In this misdemeanor OWI case, Raddemann moved to suppress evidence obtained following a stop of his vehicle. After the suppression hearing, he moved for reconsideration, arguing that a City of Hartford cemetery ordinance, which was the basis for the stop, was unconstitutionally vague. The circuit court denied Raddemann’s motion to reconsider because it was untimely. ¶5.
The court of appeals’ decision address only one issue: whether Raddemann complied with Wis. Stat. § 804.06(11). The subsection contains two requirements relevant to this case: (1) “In an proceeding which involves the validity of a municipal ordinance or franchise, the municipality shall be made a party, and shall be entitled to be heard; and (2) “If a statute, ordinance or franchise is alleged to be unconstitutional, … the attorney general shall also be served with a copy of the proceeding and be entitled to be heard.” The court holds that Raddemann failed to comply with the “notification and joinder requirements,” which “bars judicial review of a constitutional challenge” even when made as part of a defense and even though Raddemann raised an as applied challenge to the ordinance. Opinion, ¶¶7-9. For this reason, the court declined to consider the merits of Raddemann’s constitutional challenge to the ordinance.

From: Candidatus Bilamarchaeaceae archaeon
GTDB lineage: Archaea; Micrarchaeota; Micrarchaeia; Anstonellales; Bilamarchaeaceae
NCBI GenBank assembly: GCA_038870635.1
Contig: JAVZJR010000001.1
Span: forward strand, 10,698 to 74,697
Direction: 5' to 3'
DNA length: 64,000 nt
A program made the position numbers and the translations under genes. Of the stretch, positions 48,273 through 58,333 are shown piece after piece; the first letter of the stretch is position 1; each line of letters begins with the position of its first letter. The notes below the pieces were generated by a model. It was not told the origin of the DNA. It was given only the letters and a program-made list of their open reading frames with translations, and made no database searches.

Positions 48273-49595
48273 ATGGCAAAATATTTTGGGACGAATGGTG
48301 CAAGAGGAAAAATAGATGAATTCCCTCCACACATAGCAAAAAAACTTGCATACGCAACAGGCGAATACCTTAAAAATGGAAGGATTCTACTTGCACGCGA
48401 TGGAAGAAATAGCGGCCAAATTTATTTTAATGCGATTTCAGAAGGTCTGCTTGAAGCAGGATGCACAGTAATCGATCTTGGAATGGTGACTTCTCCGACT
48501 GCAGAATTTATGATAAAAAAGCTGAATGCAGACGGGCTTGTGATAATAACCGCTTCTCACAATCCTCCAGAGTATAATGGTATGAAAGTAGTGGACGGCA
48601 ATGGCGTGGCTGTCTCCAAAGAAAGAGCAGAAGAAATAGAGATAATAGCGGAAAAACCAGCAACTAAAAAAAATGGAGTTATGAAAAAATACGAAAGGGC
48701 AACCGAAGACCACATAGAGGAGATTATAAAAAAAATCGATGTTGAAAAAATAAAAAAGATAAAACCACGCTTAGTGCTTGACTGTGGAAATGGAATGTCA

Notably, the cases cited by the court make clear that when a party does not seek a declaratory judgment, failure to comply with Wis. Stat. § 806.04(11) “does not create a jurisdictional bar” and “a party’s failure to notify the attorney general is a curable defect.” See Brown County v. B.P., 2019 WI App 18, ¶¶25-27, 386 Wis. 2d 557, 927 N.W.2d 560; W.W.W. v. M.C.S., 161 Wis. 2d 1015, 1025 n.6, 468 N.W.2d 719 (1991); William B. Tanner Co. v. Estate of Fessler, 100 Wis. 2d 437, 444, 302 N.W.2d 414 (1981), abrogated on other grounds (failure to notify the attorney general of the circuit court proceedings “cured” by “subsequent invitation to the attorney general to participate in the court of appeals’ proceedings.”). Opinion, ¶¶7-9.